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Heterotypic and homotypic cellular interactions are essential for biological function, and co-culture models are versatile tools for investigating these cellular interactions in vitro. Physiologically relevant co-culture models have been used to elucidate the effects of cell-cell physical contact and/or secreted factors, as well as the influence of substrate geometry and interaction scale on cell response. Identifying the relative contribution of each cell population to co-culture is often experimentally challenging for these cellular interactions studies. In this issue of Biotechnology Journal, Hamilton et al. [1] report on a hydrogel-based co-culture system that enables paracrine interactions. A simple and elegant method for enzymatic separation of cell populations post co-culture is introduced, thereby enhancing the ease for post-culture analysis of the effects of co-culture on individual cell populations.

The formation, maintenance, and repair of biological tissues rely on the interaction of cells with other cell types and with their extracellular matrix [2, 3]. These cellular communications can be bi-directional or multi-dimensional and may occur at both macro- and micro-scales. Depending on the hypothesis of interest, co-culture models are used to discern the individual and collective effects of physical contact and soluble factors via paracrine signaling [4].

The simplest co-culture system that permits physical contact between cells consists of a mixed monolayer of the cell types of interest [5, 6]. This is achieved by combining the different cell suspensions at the desired co-culture ratio prior to seeding [7] (Fig. 1). The mixed monolayer model maximizes local heterotypic interactions, and can be used to control the relative levels of heterotypic and homotypic communication by altering the seeding densities of each cell type. Interpretation of mixed monolayer co-culture results must take into account a possible dilution effect due to mixed culture, as well as any metabolic differences between cell types. Moreover, the relative contribution of each cell population to any observed effects is not readily discernible in this model. Cell-cell contact can also be controlled by establishing physical barriers, which are used to regulate spatial and temporal cell seeding patterns in co-culture (Fig. 1). The divider may later be removed to permit cell migration and controlled cell-cell contact [6]. This model is advantageous because it exercises greater control over the extent of heterotypic and homotypic interactions, while permitting both physical contact and soluble factor interactions. The temporary divider system is, however, experimentally more challenging, as a complete seal between the individual cell compartments is required. Moreover, cell response and soluble factor transport in this model depends on the properties of the divider.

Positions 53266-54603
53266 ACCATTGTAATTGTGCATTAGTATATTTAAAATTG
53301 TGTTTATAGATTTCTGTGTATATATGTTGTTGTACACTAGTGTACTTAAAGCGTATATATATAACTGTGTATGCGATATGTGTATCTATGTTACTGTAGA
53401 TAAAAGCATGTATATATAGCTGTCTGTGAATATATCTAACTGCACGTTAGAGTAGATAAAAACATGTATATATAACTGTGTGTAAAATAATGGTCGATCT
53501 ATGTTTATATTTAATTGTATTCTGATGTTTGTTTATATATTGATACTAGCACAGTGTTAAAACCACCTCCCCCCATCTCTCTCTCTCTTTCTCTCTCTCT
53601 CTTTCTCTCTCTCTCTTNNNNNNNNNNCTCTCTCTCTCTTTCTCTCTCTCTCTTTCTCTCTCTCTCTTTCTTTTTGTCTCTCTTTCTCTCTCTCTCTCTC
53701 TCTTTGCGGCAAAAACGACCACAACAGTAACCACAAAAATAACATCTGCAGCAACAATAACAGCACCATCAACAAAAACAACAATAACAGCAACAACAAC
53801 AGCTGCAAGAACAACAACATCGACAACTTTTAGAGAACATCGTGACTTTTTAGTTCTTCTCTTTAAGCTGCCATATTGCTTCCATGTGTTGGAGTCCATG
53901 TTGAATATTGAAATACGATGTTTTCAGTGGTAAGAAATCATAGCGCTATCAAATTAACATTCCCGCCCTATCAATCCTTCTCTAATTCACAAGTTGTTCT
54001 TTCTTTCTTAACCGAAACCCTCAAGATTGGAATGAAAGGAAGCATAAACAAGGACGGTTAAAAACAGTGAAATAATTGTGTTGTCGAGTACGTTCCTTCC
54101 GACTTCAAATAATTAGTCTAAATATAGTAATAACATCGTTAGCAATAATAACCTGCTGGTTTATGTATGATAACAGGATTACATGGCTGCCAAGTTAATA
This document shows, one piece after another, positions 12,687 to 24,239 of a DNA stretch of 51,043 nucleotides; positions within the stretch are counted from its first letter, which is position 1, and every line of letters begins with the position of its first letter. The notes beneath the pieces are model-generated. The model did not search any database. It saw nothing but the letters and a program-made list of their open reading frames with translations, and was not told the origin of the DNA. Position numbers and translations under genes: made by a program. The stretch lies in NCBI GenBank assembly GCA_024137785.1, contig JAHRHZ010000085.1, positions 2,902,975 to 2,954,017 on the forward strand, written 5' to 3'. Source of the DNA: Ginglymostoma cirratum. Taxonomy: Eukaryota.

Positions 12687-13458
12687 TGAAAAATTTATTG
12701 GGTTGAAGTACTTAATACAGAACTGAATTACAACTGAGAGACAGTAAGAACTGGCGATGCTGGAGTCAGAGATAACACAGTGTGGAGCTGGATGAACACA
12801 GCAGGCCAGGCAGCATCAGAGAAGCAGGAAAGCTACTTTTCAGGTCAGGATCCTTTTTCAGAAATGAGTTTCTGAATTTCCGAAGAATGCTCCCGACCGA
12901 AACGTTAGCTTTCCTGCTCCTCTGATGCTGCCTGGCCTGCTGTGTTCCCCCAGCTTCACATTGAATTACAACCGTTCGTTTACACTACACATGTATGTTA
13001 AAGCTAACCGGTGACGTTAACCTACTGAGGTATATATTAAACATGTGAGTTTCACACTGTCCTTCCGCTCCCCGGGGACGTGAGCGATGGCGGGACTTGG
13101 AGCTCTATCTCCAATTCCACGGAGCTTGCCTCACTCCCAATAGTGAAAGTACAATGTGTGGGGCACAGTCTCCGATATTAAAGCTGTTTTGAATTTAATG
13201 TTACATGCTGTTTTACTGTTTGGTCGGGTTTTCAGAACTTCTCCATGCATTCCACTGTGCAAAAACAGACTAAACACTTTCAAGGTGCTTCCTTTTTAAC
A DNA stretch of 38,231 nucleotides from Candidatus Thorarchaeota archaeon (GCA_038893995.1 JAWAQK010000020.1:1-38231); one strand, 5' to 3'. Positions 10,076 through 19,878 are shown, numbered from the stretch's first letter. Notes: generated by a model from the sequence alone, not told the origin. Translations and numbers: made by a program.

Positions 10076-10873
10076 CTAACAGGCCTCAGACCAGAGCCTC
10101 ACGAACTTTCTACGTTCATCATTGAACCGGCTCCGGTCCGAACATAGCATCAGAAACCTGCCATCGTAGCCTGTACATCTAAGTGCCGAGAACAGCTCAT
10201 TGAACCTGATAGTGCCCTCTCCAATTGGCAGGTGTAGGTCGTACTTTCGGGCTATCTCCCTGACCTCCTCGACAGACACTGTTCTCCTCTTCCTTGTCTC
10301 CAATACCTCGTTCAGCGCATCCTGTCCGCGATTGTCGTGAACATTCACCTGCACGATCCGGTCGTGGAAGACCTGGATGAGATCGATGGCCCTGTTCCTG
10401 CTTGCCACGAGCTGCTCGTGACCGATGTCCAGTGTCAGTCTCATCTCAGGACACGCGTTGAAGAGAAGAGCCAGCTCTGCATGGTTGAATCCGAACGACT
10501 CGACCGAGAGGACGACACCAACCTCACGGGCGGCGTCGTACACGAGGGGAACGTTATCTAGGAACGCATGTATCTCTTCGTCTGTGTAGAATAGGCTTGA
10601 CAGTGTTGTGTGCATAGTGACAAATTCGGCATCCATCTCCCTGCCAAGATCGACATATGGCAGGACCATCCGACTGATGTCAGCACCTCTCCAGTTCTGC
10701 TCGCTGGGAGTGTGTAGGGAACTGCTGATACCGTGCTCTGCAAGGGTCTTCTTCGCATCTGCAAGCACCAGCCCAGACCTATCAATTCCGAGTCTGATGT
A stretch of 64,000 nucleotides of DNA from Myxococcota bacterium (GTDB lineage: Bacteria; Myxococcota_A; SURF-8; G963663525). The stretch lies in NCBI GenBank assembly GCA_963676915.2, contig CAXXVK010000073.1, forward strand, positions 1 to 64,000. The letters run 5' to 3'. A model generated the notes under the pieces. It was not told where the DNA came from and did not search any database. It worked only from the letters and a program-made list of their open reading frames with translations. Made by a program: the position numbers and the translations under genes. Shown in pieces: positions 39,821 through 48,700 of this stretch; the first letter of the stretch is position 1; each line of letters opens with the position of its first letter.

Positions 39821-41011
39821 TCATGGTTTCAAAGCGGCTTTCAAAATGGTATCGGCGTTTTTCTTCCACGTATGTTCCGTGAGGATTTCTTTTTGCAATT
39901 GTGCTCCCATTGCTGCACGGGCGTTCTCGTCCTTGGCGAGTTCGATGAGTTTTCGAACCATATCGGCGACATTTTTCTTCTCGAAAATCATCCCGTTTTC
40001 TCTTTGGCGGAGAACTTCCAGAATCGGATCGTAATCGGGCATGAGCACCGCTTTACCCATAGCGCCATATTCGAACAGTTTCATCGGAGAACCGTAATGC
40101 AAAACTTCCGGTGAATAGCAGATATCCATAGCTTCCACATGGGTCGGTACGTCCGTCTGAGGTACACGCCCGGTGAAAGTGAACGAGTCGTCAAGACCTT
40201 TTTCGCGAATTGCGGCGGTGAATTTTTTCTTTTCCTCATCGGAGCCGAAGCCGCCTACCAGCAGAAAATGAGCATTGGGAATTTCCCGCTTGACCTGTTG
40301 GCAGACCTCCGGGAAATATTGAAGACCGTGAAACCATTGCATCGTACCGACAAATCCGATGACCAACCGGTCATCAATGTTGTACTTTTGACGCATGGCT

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Figure 1. Schematic of 2D and 3D culture systems used to evaluate cell-cell interactions.